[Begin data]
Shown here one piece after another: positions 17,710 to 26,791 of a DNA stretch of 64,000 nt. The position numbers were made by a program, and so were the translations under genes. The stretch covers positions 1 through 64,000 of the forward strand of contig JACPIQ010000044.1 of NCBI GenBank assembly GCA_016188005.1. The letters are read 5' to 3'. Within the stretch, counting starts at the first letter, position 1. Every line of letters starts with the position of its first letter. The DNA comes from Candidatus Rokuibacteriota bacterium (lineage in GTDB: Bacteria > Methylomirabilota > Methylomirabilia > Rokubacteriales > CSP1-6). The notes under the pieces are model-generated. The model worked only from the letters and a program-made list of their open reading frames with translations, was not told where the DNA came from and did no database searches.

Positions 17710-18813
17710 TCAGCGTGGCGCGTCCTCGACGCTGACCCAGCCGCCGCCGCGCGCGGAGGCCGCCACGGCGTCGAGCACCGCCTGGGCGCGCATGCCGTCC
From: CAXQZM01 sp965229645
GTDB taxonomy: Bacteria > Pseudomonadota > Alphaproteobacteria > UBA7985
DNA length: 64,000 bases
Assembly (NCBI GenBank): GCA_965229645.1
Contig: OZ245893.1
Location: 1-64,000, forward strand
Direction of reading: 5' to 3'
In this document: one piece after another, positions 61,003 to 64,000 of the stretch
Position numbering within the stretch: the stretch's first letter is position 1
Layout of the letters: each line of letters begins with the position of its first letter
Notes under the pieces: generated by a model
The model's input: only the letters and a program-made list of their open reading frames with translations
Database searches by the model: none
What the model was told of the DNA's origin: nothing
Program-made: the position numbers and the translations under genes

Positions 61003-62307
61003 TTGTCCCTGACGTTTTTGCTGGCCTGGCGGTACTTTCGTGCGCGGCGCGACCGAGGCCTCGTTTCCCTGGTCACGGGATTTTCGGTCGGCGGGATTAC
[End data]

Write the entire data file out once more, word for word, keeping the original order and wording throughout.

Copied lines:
Shown here one piece after another: positions 17,710 to 26,791 of a DNA stretch of 64,000 nt. The position numbers were made by a program, and so were the translations under genes. The stretch covers positions 1 through 64,000 of the forward strand of contig JACPIQ010000044.1 of NCBI GenBank assembly GCA_016188005.1. The letters are read 5' to 3'. Within the stretch, counting starts at the first letter, position 1. Every line of letters starts with the position of its first letter. The DNA comes from Candidatus Rokuibacteriota bacterium (lineage in GTDB: Bacteria > Methylomirabilota > Methylomirabilia > Rokubacteriales > CSP1-6). The notes under the pieces are model-generated. The model worked only from the letters and a program-made list of their open reading frames with translations, was not told where the DNA came from and did no database searches.

Positions 17710-18813
17710 TCAGCGTGGCGCGTCCTCGACGCTGACCCAGCCGCCGCCGCGCGCGGAGGCCGCCACGGCGTCGAGCACCGCCTGGGCGCGCATGCCGTCC
From: CAXQZM01 sp965229645
GTDB taxonomy: Bacteria > Pseudomonadota > Alphaproteobacteria > UBA7985
DNA length: 64,000 bases
Assembly (NCBI GenBank): GCA_965229645.1
Contig: OZ245893.1
Location: 1-64,000, forward strand
Direction of reading: 5' to 3'
In this document: one piece after another, positions 61,003 to 64,000 of the stretch
Position numbering within the stretch: the stretch's first letter is position 1
Layout of the letters: each line of letters begins with the position of its first letter
Notes under the pieces: generated by a model
The model's input: only the letters and a program-made list of their open reading frames with translations
Database searches by the model: none
What the model was told of the DNA's origin: nothing
Program-made: the position numbers and the translations under genes

Positions 61003-62307
61003 TTGTCCCTGACGTTTTTGCTGGCCTGGCGGTACTTTCGTGCGCGGCGCGACCGAGGCCTCGTTTCCCTGGTCACGGGATTTTCGGTCGGCGGGATTAC